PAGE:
“When Volkswagen first came to us we fell back into a standard ship owner response and looked for technologies that would bring us to compliance, but compliance alone was not enough. Volkswagen were very clear that they wanted something much more than just compliance. It was something inspired by a vision of the future.”
That vision of the future was a compelling proposition for MAN Energy Solutions, which was tasked with powering this industry-first initiative. Mikael Adler, the Shanghai-based Vice President & Head of Asia Pacific and Engines & Marine Systems at MAN Energy Solutions, says the project highlighted a very important strategic objective of his company – decarbonization. Adler says:
“It’s a strong signal to send the market that technological change is here. Ship owners generally can be quite conservative, so I’m really happy that we have made this first major step. It’s very significant for us and we want to show the world that we have this clean technology. I think we will now see the LNG boom take hold.”
But LNG is just a first step on the road to decarbonizing the maritime economy. Adler says:
“On the long run we will need fully carbon-neutral synthetic fuels. We see tremendous potential in the Power-to-X technology which allows the generation of 100% climate-neutral natural gas from renewable energy. Any LNG-powered ship can also run on synthetic natural gas – so the Confucius and Aristotle are perfectly prepared for a climate-neutral future.”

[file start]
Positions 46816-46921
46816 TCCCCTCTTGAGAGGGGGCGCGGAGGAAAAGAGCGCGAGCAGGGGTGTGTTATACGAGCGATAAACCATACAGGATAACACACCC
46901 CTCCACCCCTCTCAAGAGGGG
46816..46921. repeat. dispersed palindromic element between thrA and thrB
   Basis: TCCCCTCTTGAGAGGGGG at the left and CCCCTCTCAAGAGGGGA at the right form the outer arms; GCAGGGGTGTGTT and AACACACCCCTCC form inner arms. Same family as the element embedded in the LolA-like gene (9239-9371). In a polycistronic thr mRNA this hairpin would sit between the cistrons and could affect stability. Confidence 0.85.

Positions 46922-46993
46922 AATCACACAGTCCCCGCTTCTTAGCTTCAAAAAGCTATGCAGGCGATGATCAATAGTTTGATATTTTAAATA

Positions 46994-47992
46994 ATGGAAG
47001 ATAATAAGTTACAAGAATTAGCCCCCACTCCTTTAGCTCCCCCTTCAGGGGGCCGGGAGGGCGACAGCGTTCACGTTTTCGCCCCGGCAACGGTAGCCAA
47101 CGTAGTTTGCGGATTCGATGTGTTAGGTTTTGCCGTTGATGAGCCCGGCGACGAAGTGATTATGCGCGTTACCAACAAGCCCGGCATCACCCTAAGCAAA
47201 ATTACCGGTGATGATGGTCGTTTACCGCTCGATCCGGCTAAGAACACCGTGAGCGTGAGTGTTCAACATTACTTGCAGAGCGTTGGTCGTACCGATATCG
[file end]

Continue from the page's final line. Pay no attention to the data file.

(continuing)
During a meeting of the United Nations International Maritime Organization (IMO) in London last year, a global strategy to reduce greenhouse gas emissions by at least 40% by 2030 and 50% by 2050 was put into place. This included specific references to CO2 emissions reduction and a plan to phase them out entirely within this century. Targets like these are also a driving force for Volkswagen, which is now looking for significant change within its global workforce of some 660,000 people and right across its supply chain.
“We are going to have a good look at the behavior of all our suppliers. It’s not just us acting on this initiative, we are trying to bring our partners on board who share the same vision. If you don’t have a strong vision you have nothing to accomplish.”
Eckert added that Volkswagen is aware of what this change means for suppliers and says there must be a win-win situation for everyone involved:
“If we can move forward in this direction then we hope others will follow us on this path. I think we can do quite a lot of things and investing in ships like these with low emissions is a good place to start.”
For Mikael Adler, the partnership represents something much deeper and more significant:
“To have partners like Siem and Volkswagen pushing for cleaner solutions, it makes me very happy. It’s been a huge global operation that has kept all our 130 offices around the globe engaged. There’s a lot of stakeholders all over the world and it’s been a great challenge.”
Ross says both Confucius and Aristotle are already 2050 compliant and the launch in Xiamen shows that the IMO target can be reached much faster than 2050:
“Any ship owners who are thinking about what they’re ordering today should be concerned about the life of the ship which they order if it’s running on oil. It may have a much shorter than they’ve come to expect in the past. But if a ship owner like us can work together in partnership with all the major players from equipment suppliers like MAN to Volkswagen, then we can achieve something truly great.”